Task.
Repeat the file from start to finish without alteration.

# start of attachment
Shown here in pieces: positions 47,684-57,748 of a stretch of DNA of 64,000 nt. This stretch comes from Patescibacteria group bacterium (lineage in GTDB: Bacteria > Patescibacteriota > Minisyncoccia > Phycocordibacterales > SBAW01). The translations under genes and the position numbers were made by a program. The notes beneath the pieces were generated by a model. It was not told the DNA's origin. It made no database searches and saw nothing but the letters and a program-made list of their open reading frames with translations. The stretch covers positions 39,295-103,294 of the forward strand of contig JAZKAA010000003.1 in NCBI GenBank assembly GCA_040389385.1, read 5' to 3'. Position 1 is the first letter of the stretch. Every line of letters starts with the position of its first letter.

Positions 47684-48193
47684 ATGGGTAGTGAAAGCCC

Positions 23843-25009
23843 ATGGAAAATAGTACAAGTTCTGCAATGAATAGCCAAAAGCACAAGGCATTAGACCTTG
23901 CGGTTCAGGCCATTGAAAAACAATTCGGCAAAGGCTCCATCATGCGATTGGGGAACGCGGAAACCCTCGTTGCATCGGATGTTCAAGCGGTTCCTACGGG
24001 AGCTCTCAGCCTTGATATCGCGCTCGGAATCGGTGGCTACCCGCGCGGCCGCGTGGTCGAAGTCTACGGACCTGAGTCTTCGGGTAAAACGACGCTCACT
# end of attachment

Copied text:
Shown here in pieces: positions 47,684-57,748 of a stretch of DNA of 64,000 nt. This stretch comes from Patescibacteria group bacterium (lineage in GTDB: Bacteria > Patescibacteriota > Minisyncoccia > Phycocordibacterales > SBAW01). The translations under genes and the position numbers were made by a program. The notes beneath the pieces were generated by a model. It was not told the DNA's origin. It made no database searches and saw nothing but the letters and a program-made list of their open reading frames with translations. The stretch covers positions 39,295-103,294 of the forward strand of contig JAZKAA010000003.1 in NCBI GenBank assembly GCA_040389385.1, read 5' to 3'. Position 1 is the first letter of the stretch. Every line of letters starts with the position of its first letter.

Positions 47684-48193
47684 ATGGGTAGTGAAAGCCC

Positions 23843-25009
23843 ATGGAAAATAGTACAAGTTCTGCAATGAATAGCCAAAAGCACAAGGCATTAGACCTTG
23901 CGGTTCAGGCCATTGAAAAACAATTCGGCAAAGGCTCCATCATGCGATTGGGGAACGCGGAAACCCTCGTTGCATCGGATGTTCAAGCGGTTCCTACGGG
24001 AGCTCTCAGCCTTGATATCGCGCTCGGAATCGGTGGCTACCCGCGCGGCCGCGTGGTCGAAGTCTACGGACCTGAGTCTTCGGGTAAAACGACGCTCACT